The primary goal of any BI solution is to provide decision makers with the information they need to make better decisions, leading to higher profits, lower costs and improved service levels. Successful BI solutions enable this by automating the extraction and transformation of data into a shape that facilitates agile reporting and analysis.
When working with organizations looking to build their first BI solution, I've found that building them a prototype is a great way to show them the types of things that are possible with BI solutions. This process assists them in answering the questions used to document the formal business requirements upon which their real BI solution will be built.
It's interesting to observe their reactions during the demonstration of the prototype. For organizations that are used to manually collating figures and producing canned reports, the speed with which a BI solution can slice and dice the numbers often blows them away, which is nice, but it can also have a side effect of alienating the very people who are critical to the success of the project.
It's very easy to build a slick looking prototype and present it under controlled conditions. It's much harder to build a real solution that consumes real data, much of which is unstructured, inconsistent, and, in some cases, plain wrong.
One of the primary reasons BI projects fail is poor data quality, leading to inconsistent results and errors during data loads. Such outcomes chip away at the confidence in the system, and in some cases, precipitates the cancelation of the project itself. I wrote about this in more detail in my blog post titled Top 5 reasons why your Business Intelligence project will fail.
Avoiding data quality issues requires a good working relationship with the custodians of the source data. These people are often the same people that produce the existing reports that the BI system will ultimately replace, and therein lies the paradox; why would they help you to build a system that makes them redundant?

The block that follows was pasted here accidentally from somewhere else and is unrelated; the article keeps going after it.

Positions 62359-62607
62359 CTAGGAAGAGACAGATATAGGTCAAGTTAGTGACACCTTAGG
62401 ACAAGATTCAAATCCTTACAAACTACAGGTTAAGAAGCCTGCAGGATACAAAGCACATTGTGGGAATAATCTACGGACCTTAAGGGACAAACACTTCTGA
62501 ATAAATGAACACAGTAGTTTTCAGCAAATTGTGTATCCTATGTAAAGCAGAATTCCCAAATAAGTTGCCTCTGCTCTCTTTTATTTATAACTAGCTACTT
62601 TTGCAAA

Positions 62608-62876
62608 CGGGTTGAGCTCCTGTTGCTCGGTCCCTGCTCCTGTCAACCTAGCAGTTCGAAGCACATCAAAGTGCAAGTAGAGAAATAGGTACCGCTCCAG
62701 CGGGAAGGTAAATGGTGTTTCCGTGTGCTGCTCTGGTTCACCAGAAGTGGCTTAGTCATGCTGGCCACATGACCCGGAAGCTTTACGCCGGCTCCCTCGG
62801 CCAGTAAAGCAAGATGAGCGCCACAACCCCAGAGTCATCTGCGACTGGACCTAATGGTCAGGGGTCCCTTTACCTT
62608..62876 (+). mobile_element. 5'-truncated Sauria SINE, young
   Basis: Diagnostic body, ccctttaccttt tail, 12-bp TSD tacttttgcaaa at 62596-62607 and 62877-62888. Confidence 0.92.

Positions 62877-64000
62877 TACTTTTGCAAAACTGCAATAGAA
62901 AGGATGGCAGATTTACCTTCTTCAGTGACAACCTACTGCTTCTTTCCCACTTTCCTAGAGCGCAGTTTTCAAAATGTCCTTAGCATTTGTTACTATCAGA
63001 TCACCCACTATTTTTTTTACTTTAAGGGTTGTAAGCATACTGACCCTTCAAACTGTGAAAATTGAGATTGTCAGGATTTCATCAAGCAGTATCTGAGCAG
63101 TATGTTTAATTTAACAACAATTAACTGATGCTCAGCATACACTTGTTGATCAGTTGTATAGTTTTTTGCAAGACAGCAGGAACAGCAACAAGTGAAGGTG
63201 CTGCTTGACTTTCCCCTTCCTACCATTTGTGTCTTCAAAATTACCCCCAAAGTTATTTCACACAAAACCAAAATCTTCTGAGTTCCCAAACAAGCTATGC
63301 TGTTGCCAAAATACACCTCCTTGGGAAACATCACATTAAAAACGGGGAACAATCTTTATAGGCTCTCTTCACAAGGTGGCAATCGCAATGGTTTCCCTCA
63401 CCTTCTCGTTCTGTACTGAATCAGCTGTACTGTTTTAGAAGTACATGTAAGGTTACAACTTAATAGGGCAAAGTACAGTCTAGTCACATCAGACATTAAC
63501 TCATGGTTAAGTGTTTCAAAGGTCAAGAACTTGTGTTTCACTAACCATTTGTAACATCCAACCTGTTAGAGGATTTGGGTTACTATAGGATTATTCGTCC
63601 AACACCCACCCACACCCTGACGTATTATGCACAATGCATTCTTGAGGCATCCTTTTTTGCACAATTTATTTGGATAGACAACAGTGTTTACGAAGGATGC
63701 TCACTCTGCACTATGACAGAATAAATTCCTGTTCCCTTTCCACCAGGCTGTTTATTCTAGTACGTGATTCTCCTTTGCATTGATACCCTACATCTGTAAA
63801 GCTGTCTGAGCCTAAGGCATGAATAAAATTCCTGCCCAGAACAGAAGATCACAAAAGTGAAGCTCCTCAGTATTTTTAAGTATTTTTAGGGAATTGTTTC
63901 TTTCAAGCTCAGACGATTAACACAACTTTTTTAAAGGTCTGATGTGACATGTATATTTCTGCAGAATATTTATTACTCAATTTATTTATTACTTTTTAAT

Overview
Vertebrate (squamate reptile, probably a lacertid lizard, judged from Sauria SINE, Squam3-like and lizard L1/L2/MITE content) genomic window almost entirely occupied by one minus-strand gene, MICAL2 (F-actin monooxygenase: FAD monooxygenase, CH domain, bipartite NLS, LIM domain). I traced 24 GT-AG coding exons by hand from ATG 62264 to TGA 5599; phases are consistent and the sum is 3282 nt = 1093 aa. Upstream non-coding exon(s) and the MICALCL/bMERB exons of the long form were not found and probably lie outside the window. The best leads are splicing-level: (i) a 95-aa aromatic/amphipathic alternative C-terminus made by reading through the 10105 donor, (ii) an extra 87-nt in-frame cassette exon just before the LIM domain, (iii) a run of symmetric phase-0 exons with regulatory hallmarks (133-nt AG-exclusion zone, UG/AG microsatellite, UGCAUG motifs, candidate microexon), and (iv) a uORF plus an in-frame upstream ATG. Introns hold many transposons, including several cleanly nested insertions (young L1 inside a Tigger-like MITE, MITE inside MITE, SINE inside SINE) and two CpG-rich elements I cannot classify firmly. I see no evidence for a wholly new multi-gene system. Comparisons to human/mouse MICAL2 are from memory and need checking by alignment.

Human beings, rightly or wrongly, are resistant to change, particularly when the change has a perceived impact on their livelihood or professional value. In the context of a new BI solution, data custodians often view the solution as a threat to their value in the organization. They’re used to being in charge of large amounts of data, and making sense of it by producing reports. They feel threatened by a new system which promises to automate large parts of their work and produce much more flexible reports.
Successful BI projects acknowledge this threat/perception early. They engage data custodians and report writers in the early stages, and involve them throughout the solution lifecycle. They make them stakeholders in the solution, and value their organizational knowledge as a crucial ingredient in the overall success of the project. Perhaps most importantly, they address the value they will continue to play in the future. They map out how their role will evolve from basic data collation/reporting to more advanced analysis, and therefore provide increased value to the organization.
Some would argue that this is a mere ego stroking political exercise to be indulged on an as-needed basis. I argue that it’s a real challenge to be met early, and one that has measurable and ongoing impacts, and may just save the project from being undermined by those with a vested interest in its failure.
Cheers, and happy holidays :-)